4. Upcycling. Let’s say that you have an extra 5 million cubic yards of dirt lying around. It’s the early 1900s and you’ve just dug a big hole for the Lexington Avenue subway line. You want to dump this dirt, but where? A motor cross speedway would be perfect, but that hasn’t been invented yet. Why not send it on down the river to Governors Island and create some real estate? Originally 69 acres, the island was expanded to 172 acres with landfill.

Biking on land created from the Lexington Avenue subway line.

4. Figment. Today, most of the island is used for recreation having been sold by the US government to the good people of New York for $1.00. Aside from picnicking under the trees or riding a bike along the miles of paths, the island hosts numerous events throughout the summer. When we were there, an interactive art exhibit, known as Figment, was taking place and 25,000 people came out to see the 200 projects posted around the island.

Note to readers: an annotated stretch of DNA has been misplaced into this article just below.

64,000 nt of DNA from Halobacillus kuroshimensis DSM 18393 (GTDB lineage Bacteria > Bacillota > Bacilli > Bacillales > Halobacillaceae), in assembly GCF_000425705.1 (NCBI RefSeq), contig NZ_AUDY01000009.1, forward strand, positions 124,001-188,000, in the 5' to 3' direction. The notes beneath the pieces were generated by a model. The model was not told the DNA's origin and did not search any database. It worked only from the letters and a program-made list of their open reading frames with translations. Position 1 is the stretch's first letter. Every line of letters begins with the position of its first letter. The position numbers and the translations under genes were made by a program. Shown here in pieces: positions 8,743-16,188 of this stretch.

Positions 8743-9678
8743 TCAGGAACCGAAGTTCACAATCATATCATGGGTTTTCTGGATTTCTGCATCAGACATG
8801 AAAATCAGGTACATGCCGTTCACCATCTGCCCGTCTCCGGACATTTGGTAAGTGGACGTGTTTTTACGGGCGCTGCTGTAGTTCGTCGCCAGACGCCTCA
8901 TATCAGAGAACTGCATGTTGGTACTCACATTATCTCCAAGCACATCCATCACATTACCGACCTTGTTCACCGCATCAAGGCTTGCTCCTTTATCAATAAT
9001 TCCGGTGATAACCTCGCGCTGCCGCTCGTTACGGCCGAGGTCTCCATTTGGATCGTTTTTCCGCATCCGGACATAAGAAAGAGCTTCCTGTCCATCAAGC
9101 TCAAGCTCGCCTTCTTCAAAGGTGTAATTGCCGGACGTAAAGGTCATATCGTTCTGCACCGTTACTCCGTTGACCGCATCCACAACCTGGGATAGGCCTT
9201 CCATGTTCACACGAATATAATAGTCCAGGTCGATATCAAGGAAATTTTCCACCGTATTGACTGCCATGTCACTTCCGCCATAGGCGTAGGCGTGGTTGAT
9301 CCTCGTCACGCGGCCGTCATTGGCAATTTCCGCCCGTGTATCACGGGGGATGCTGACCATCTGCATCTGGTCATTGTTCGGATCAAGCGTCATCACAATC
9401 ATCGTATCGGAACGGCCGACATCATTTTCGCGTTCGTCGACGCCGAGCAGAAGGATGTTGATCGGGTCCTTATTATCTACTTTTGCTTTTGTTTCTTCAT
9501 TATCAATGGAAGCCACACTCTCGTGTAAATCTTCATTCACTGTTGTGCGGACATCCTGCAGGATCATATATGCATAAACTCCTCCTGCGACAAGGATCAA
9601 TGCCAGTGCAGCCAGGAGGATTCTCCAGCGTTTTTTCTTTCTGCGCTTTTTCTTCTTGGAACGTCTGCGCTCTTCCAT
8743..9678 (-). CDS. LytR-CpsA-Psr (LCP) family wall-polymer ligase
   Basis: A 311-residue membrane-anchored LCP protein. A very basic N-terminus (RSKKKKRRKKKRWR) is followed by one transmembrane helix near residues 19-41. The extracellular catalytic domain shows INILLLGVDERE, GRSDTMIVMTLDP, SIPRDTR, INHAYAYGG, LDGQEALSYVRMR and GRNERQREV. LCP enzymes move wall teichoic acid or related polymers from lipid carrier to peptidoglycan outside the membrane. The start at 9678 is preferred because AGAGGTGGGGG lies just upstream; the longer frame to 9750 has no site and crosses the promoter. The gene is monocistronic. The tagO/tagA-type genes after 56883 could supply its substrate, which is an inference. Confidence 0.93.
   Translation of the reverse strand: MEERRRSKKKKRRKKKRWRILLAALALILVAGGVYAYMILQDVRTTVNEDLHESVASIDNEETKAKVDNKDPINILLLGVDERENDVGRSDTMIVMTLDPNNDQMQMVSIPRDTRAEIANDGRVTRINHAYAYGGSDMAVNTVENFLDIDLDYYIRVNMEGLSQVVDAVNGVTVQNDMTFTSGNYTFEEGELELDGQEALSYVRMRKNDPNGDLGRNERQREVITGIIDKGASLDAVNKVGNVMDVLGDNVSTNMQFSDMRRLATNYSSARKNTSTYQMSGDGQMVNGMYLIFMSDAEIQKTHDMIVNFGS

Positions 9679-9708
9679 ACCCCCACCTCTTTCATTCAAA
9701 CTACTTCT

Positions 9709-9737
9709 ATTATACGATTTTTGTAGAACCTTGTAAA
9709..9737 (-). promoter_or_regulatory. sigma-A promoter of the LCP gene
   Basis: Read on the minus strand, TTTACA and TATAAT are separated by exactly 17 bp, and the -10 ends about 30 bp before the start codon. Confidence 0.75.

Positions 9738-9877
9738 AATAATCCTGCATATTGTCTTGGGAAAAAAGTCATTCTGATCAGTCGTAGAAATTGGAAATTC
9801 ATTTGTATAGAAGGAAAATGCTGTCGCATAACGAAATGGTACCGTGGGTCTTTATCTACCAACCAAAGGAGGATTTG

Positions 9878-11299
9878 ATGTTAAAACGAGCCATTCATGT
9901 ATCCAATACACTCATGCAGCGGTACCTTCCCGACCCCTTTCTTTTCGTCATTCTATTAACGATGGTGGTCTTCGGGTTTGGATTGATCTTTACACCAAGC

Governors Island version of the clown car

One installation was The Face of Liberty. Created by Zaq Landsberg, it is a 1:1 scale replica of the statue, but here you can get up close and personal. People were allowed to climb and slide on her facial features.

The Face of Liberty

The real deal

Another fun exhibit was TreeHouse, by Benjamin Jones, a brightly colored tree house made entirely of reclaimed materials from the streets of Brooklyn. There was a slide to go down, shutters to open and close, and buzzers to press. The gong made me think I was on a bad tv game show.

The Treehouse

The 9-hole mini-golf course was a big hit with the under 10 set, though I wonder if they understood this year’s theme: Arcade. Each hole was designed with an arcade game in mind.

Unbelievably, it was all FREE! From the interactive games to the art exhibits to the ferry ride, it was all no charge. (There is a fee to rent a bicycle, but you can bring your own on the ferry if you like.) As if that all wasn’t enough, the people watching was EXTRAordinary.

The Staten Island Ferry passes by Governors Island. The tall building in the center is the new World Trade Center. The slightly shorter building to the right is the new Deutsch Bank Building which was heavily damaged after September 11 and had to be torn down.

Are there any destinations or exhibits on your summer to do list?